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egyptian goddess View Drop Down
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Post Options Post Options   Thanks (0) Thanks(0)   Quote egyptian goddess Quote  Post ReplyReply Direct Link To This Post Topic: International Relations
    Posted: 25-Apr-2009 at 14:22
Hey all,
 
I need background information on the following topic. Please if it is possible could the discussion be strictly factual, without radical opinions.
 
 
What have America’s main interests in the Middle East since 1945 been? And how successful has Washington been in achieving them? Have American policies promoted stability in the region?
 
Thank you xx
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Post Options Post Options   Thanks (0) Thanks(0)   Quote pikeshot1600 Quote  Post ReplyReply Direct Link To This Post Posted: 25-Apr-2009 at 15:42
America's main interests -
 
1)  Oil,
 
2)  A possible strategic base to secure American interest in the event of a political-military catastrophe.  Although not originally conceived as such, that is Israel...and the reason for long term US support.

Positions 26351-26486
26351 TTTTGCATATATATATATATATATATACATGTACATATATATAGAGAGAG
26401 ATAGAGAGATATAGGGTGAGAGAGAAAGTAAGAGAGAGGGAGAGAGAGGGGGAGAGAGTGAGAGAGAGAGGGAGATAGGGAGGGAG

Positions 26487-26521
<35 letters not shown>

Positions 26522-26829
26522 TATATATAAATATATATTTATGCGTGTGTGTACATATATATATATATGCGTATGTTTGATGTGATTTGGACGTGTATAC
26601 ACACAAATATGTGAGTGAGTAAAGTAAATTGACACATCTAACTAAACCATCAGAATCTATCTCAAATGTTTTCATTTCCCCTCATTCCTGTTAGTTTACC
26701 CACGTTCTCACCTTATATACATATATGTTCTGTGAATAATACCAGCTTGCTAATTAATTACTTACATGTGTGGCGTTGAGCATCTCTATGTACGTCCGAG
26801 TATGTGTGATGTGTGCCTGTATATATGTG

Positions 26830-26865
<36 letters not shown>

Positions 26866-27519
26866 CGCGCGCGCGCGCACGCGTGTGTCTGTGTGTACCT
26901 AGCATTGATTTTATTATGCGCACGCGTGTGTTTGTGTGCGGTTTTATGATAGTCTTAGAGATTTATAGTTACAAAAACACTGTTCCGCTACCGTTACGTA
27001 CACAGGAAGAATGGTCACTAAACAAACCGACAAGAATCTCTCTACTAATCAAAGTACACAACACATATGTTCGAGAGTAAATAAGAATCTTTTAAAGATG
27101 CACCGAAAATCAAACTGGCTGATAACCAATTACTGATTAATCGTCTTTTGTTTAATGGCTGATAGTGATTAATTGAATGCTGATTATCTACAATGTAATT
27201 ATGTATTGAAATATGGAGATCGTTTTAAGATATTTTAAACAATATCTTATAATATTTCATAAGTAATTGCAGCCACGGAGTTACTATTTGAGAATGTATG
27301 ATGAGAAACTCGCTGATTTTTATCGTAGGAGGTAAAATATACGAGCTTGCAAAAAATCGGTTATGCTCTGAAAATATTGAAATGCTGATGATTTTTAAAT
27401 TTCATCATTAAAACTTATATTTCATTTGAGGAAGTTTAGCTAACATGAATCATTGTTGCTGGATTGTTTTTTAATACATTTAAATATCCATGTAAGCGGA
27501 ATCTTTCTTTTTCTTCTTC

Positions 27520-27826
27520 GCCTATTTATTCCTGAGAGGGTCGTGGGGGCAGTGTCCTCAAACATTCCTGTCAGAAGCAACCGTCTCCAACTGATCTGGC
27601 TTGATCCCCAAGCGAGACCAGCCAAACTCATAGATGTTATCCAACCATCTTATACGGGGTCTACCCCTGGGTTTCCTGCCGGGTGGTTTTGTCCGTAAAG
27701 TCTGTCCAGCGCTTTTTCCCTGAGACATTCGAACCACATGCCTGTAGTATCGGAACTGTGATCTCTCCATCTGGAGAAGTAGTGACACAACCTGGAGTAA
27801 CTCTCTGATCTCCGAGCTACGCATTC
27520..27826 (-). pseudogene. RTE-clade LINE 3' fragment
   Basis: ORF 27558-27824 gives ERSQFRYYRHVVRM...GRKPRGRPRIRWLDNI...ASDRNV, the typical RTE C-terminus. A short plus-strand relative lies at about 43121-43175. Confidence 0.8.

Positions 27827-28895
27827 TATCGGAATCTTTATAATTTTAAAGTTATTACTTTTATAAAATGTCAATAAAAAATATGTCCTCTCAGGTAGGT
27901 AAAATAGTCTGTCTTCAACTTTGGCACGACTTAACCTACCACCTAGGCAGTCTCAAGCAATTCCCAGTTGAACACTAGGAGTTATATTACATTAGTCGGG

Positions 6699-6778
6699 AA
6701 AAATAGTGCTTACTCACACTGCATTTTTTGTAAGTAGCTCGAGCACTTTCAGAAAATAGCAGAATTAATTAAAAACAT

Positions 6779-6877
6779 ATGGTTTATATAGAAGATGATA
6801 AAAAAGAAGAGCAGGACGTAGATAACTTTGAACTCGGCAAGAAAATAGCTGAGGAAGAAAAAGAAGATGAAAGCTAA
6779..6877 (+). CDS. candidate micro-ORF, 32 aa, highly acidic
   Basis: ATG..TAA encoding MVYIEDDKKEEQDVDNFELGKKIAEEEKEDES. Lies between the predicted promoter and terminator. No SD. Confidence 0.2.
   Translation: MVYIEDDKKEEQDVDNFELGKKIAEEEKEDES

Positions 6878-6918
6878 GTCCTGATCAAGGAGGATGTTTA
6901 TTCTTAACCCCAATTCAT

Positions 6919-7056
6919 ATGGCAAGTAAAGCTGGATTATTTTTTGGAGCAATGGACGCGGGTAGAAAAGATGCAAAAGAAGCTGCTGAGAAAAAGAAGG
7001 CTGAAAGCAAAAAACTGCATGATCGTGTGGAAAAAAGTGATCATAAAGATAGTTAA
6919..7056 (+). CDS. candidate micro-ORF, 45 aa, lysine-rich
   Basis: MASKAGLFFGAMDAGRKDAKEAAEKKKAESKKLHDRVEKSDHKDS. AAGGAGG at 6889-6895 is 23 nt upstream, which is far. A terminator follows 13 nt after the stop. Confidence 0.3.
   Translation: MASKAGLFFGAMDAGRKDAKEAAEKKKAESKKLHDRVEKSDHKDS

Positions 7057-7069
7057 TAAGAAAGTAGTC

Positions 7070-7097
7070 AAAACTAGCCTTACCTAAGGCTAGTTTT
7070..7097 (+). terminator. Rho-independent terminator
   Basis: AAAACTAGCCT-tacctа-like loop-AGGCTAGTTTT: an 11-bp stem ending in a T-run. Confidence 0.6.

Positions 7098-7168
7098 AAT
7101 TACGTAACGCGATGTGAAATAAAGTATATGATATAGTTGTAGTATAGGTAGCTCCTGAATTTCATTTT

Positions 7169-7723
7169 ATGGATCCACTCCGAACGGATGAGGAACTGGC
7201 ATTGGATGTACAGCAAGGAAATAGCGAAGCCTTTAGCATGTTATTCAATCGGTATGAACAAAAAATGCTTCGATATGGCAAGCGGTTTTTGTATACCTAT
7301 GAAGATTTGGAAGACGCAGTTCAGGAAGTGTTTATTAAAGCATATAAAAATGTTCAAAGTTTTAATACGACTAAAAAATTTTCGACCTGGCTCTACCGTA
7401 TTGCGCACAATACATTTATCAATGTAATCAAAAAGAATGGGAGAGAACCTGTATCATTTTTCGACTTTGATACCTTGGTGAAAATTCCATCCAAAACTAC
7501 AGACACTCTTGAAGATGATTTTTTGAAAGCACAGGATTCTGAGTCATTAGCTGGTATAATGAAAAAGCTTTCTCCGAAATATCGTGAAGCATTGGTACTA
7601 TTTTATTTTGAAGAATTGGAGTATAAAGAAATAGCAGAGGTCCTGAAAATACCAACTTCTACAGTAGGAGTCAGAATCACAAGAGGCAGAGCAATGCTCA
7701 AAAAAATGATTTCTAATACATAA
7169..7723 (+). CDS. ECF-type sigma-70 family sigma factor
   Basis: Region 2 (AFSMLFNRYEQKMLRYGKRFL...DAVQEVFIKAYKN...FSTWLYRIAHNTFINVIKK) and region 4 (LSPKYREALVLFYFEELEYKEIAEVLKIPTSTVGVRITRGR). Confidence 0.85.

How successful - Fairly successful overall, although there have been setbacks.
 
Promoting stability - That depends.  It is not always in the interests of great powers to promote stability.  Sometimes it is; sometimes not.
 
 


Edited by pikeshot1600 - 25-Apr-2009 at 15:43
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Post Options Post Options   Thanks (0) Thanks(0)   Quote gcle2003 Quote  Post ReplyReply Direct Link To This Post Posted: 25-Apr-2009 at 15:48
The answers vary a bit with the period.
 
From 1947 at least to say the early 'seventies a major motive was completing the ring of encirclement around the USSR. Partly as a result the US did not favour Israel, which depended mostly on British and French help, and was internally very left-wing. That changed in the '60s, but I'll leave the internal politics in the US that led to the change to someone else.
 
From something like the 'seventies onward oil became much more important to the US, especially with the takeover of the industry in the middle East by local governments who up to then had been rather naively pliable, and therefore stabilisation of the oil market became paramount. The Israeli lobby in the US gradually strengthened from approximately the same point on, accelerated by the growth in power of fundamentalist religion, which helped turn the standard geopolitical clash between Israel and the surrounding Arab countries into a religious conflict between Israeli Judaists and Muslims in general.